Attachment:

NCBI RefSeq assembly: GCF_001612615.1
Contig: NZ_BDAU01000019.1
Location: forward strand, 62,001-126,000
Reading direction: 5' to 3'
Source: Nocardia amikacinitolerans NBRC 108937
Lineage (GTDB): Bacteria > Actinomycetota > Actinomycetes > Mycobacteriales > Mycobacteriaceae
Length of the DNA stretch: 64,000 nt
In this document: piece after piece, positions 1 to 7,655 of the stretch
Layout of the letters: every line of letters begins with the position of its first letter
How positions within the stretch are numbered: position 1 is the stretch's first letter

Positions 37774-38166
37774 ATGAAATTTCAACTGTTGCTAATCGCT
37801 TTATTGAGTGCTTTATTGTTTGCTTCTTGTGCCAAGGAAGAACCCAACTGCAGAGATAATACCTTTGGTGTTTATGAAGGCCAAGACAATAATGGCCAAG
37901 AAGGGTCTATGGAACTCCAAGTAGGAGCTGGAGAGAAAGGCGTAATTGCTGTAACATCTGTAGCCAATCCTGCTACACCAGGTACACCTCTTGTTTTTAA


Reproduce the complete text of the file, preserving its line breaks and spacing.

NCBI RefSeq assembly: GCF_001612615.1
Contig: NZ_BDAU01000019.1
Location: forward strand, 62,001-126,000
Reading direction: 5' to 3'
Source: Nocardia amikacinitolerans NBRC 108937
Lineage (GTDB): Bacteria > Actinomycetota > Actinomycetes > Mycobacteriales > Mycobacteriaceae
Length of the DNA stretch: 64,000 nt
In this document: piece after piece, positions 1 to 7,655 of the stretch
Layout of the letters: every line of letters begins with the position of its first letter
How positions within the stretch are numbered: position 1 is the stretch's first letter

Positions 37774-38166
37774 ATGAAATTTCAACTGTTGCTAATCGCT
37801 TTATTGAGTGCTTTATTGTTTGCTTCTTGTGCCAAGGAAGAACCCAACTGCAGAGATAATACCTTTGGTGTTTATGAAGGCCAAGACAATAATGGCCAAG
37901 AAGGGTCTATGGAACTCCAAGTAGGAGCTGGAGAGAAAGGCGTAATTGCTGTAACATCTGTAGCCAATCCTGCTACACCAGGTACACCTCTTGTTTTTAA